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Thursday, September 23, 2010
Dan Cleary puts painful past behind him

By Scott Burnside

DETROIT -- You think you have an idea of the wear and tear of a Stanley Cup run. Or a run to the Stanley Cup finals. And maybe you have an idea of the wear and tear of two such runs in succession.

But you don't. No idea, really.

Not unless you talk to Dan Cleary.

For more than a year, from the end of the 2009 playoffs until this offseason, the gritty, skilled Detroit Red Wings winger had to drag himself up the stairs at his home like Long John Silver.

"I had to go up one leg at a time -- peg leg," Cleary said in an interview after a vigorous on-ice workout at Joe Louis Arena on Thursday.

He took his pregame naps downstairs because his knee was in such bad shape.

Constant pain? "Oh yeah," Cleary said.

The native of Carbonear, Newfoundland, planned his day so that he went up the stairs onlyonce, to go to sleep at night. And he came down them only once, when he woke up the next morning. And if it had been just the knee, well, maybe it wouldn't have been so bad.

But during last season, while he step-hopped up and down his stairs, Cleary also endured a separated shoulder and a twice-torn groin muscle.

"There's nothing worse than an injury-filled season," Cleary acknowledged with a wry grin.

With all that, Cleary missed 18 games last season and still chipped in 15 goals, plus two more in the postseason. Ten days after the end of the playoffs, Cleary had surgery to repair two tears in his meniscus and a torn MCL.

"Now I feel great. A lot of guys feel the same way," Cleary said.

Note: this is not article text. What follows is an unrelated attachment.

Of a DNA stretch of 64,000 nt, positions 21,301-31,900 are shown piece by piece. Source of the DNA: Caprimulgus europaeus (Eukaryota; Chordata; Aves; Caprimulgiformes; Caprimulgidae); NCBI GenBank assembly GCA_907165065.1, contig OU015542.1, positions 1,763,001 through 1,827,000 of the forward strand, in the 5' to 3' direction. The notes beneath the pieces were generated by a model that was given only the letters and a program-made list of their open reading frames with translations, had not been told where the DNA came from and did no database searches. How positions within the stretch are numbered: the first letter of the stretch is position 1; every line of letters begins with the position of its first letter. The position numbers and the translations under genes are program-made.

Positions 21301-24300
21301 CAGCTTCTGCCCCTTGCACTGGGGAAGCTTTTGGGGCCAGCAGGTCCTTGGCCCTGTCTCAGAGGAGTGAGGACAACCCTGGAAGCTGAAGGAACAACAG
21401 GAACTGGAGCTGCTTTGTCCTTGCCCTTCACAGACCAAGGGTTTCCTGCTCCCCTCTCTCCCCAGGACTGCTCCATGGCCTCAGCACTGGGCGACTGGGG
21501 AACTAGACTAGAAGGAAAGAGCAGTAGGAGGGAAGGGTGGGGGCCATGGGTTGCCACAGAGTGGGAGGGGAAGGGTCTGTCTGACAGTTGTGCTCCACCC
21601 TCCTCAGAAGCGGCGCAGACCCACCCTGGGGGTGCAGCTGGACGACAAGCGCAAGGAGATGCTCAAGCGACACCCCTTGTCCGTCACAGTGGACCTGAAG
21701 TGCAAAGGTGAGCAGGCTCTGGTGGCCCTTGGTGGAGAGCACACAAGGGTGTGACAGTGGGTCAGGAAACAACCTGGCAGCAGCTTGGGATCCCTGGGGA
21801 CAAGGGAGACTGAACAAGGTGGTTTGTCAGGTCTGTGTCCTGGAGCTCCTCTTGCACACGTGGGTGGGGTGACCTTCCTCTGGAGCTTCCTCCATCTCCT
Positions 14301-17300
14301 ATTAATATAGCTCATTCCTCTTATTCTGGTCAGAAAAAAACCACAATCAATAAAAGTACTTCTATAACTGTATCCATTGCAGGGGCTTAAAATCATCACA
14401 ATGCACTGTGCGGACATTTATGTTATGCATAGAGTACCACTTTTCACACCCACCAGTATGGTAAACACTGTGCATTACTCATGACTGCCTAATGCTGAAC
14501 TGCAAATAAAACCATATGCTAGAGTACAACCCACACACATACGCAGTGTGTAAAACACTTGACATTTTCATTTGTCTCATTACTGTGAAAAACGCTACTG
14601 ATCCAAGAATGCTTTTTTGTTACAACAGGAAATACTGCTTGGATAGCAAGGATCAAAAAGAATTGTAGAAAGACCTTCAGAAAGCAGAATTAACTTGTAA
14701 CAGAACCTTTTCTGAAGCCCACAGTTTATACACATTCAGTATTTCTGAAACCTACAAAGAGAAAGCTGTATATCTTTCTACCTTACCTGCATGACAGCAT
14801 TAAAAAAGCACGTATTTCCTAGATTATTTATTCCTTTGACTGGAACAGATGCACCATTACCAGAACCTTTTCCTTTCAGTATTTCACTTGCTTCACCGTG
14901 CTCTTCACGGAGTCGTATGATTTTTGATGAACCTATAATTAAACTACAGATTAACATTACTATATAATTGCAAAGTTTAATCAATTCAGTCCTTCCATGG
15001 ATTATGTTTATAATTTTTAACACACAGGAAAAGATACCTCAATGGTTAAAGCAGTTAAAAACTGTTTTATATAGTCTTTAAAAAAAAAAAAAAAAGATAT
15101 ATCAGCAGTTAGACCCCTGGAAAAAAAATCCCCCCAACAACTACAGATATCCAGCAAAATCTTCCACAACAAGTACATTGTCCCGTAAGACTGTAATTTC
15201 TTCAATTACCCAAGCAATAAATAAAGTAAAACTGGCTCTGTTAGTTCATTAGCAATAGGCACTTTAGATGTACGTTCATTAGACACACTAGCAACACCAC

He wasn't the only critical Red Wings player to miss significant time to injury last season. Johan Franzen (55 games) and Niklas Kronwall (34 games) missed time with knee injuries, and Valtteri Filppula was out 27 games with a wrist injury.

All are back and -- notwithstanding Franzen's charley horse suffered after a contentious hit from Pittsburgh's Brooks Orpik in an exhibition game Wednesday night -- all are healthy and looking forward to a new beginning.

"I think everybody's pretty excited," Cleary said. "It's almost like we've got something to prove again."

Indeed. After two straight trips to the Stanley Cup finals, including a Cup win in 2008 followed by a gut-wrenching loss in seven games to the Penguins the next season, the Red Wings were dispatched in the second round by San Jose this past spring.

"The wolf climbing the hill is always hungrier than the one at the top," Cleary said.

Detroit coach Mike Babcock put an even finer point on it. He believes it's crucial for all of those key players who were injured to step forward if the team is going to challenge for another championship (and he includes Jiri Hudler in that group after the forward spent a season in the Kontinental Hockey League).

"We need [Franzen] to be a huge player for us," Babcock said. "We think he has a chance to be a dominant player in the league, so he has to be better if we're going to take a step. I think the same thing goes for Dan Cleary and Filppula and Kronwall. Those are all guys that we need to take huge steps if we're going to continue to challenge. If not, we'll fall by the wayside."